The Society of Two Houses is partially concerned with the main character’s new inventions, called System Beasts. They are magically assisted automatons, created to be nearly self-aware, or at least with animal intelligence. They exist in my novel too—set about fifty years later—but as mechanical beasts. One of the little side mysteries is why this happens. It’s not a big part of the plot, but something I really enjoy because it ties into the Dissolutionverse as a whole.
In Journey to the Top of the Nether, I get to turn one of my worldbuilding cornerstones on its head. The unbreakable crystal that makes up the surroundings of the Nether (a planet-sized box that serves as the nexus for ten alien species) has kept anyone from climbing all the way to the ceiling. It’s sort of a “here there be dragons” place, because no one knows what’s up that far. Enter the Crystal Beetle Drill, as Natina has dubbed it. This is a relic of long past, not quite a System Beast, but a very old machine able to drill into the crystal of the Nether. It allows the party to begin their climb.
Here are both mechanical companions in action:
The Society of Two Houses:
Kratitha held the lenses in front of her multifaceted eyes once more, then gave them absently to the Festuour before peering into the interior of our one life-size prototype System Beast, created in the shape of a proud Kirian Ethulina pullbeast. The mane of crested feathers were slivers of crystal that reflected light, and the claw-hooves were of solid steel, etched with filigree. Kratitha and Gompt had spent a good ten-day attaching and painting wooden representations of the scales along its body, covering the places where we had installed service hatches—one of which the Pixie had open now.
The creature was starting to look as impressive as we first imagined, and its mannerisms were almost entirely lifelike, with the latest adjustments to the gearing ratios. The model I was to show the Speaker was a toy compared with our masterpiece.
Journey to the Top of the Nether:
“I still like ‘crystal beetle thing’ better,” I muttered and crossed my arms. It does look like a beetle, all hunched over like that. Especially with the black shell and those jointed legs. It even has crystal mandibles. I took in the two shimmering spikes that stuck out of the ‘head’ attached to the metal shell. They look like melted glass. The device was pretty amazing, even if I thought the plan to kill ourselves climbing a sheer, slippery, indestructible wall was kind of terrible.
“Come on,” my mother said again. “We can debate all you want on the balloon ride, while you still have the energy to do it.”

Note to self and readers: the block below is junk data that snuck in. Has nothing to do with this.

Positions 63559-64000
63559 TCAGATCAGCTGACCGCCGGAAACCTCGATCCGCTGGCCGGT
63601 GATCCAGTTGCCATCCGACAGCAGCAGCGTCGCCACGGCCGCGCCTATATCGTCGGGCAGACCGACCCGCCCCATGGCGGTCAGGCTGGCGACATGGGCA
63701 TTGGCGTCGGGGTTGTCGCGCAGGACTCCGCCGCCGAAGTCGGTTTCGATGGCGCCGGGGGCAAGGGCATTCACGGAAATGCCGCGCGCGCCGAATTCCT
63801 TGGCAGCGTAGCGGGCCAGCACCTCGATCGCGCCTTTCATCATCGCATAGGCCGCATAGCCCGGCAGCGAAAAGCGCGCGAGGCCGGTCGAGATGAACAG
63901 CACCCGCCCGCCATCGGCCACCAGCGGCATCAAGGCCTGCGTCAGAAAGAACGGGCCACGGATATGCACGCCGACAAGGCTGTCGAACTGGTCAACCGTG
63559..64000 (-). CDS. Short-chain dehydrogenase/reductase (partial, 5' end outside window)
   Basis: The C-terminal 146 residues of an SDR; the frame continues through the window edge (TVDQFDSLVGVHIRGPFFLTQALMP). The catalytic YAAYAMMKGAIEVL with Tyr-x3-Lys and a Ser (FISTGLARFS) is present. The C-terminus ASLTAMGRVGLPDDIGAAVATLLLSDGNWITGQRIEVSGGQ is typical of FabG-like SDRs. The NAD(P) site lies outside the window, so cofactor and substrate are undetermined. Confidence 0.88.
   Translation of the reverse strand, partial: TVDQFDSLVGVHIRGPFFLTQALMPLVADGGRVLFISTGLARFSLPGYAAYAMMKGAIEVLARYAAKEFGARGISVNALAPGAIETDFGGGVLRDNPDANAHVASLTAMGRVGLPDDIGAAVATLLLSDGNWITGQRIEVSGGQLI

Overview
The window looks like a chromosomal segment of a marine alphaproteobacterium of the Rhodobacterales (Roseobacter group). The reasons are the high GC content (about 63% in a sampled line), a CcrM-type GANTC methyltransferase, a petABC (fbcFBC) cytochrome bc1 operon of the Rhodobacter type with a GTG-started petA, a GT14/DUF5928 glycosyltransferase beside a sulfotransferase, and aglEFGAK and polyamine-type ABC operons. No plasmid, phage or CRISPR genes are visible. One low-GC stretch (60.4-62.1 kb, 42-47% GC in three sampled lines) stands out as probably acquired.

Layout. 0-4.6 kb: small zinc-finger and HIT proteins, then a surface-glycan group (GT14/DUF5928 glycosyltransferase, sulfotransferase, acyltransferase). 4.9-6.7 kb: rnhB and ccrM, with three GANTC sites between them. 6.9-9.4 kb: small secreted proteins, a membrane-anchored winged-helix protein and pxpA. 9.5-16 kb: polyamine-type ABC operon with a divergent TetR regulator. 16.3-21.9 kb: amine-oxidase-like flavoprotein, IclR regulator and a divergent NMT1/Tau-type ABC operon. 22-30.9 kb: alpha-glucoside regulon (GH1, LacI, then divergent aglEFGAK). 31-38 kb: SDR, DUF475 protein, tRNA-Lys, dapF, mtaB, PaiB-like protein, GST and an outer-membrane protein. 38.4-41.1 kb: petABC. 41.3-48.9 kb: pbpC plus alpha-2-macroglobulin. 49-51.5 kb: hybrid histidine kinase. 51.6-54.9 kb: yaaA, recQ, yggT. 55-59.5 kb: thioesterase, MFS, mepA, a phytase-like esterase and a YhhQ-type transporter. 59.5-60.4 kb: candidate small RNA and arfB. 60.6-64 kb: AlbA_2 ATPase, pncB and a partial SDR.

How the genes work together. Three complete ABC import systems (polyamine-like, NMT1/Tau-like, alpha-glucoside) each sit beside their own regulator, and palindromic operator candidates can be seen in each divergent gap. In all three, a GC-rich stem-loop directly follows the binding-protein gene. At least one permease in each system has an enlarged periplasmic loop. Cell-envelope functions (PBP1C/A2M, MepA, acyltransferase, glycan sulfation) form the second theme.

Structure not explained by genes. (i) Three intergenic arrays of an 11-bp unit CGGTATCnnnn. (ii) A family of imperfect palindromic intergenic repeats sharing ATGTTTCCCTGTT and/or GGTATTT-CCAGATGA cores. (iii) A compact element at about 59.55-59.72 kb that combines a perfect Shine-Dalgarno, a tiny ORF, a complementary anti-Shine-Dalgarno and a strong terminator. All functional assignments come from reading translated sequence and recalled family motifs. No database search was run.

And sometime later, when they have to depend on the Beetle to keep them from falling…
The beetle shifted, tipping out from the wall. I yelled, and Wailimani yelled with me. We’re going to fall!
But then she pulled herself back straight, putting her jointed legs in different holes. She reached out to drill the next set of holes, and her legs creaked forward, pulling us along, each step tipping us out over nothingness until the jointed leg found a hole and gripped it. We hung there while she began to drill, and walk, drill and walk.
Like last time, the Kickstarter is meant to bring in more art to make the experience better for readers. I love finding illustrations in the novels I read, and I like to do the same with my books. I’m really excited to show off both the System Beast and the Beetle. This time, I am working with three different artists, and I hope to have full-page interior illustrations in the mystery, and small section header illustrations in the mid-grade novella.
So if you like steampunk, or mystery, or adventure, or just want to get a book for you along with one for your kids, check out the Kickstarter for Mystery, Magic, and Adventure: Two Dissolutionverse Novellas. There are a lot of great backer rewards, and an extra short story. There are also chances to buy original artwork or even become a part of the story! See you around the Dissolutionverse!
William C. Tracy is a North Carolina native and a lifelong fan of science fiction and fantasy. He has two novellas and one novel in his Dissolutionverse: Tuning the Symphony, Merchants and Maji, and the newest addition, The Seeds of Dissolution.
He also has a master’s in mechanical engineering, and has both designed and operated heavy construction machinery. He has trained in Wado-Ryu karate since 2003, and runs his own dojo. He is an avid video and board gamer, a reader, and of course, a writer. He and his wife also cosplay, and he has appeared as Tenzin, Jafar, and in several steampunk outfits. They both enjoy putting their three cats in cute little costumes and making them cosplay for the annual Christmas card.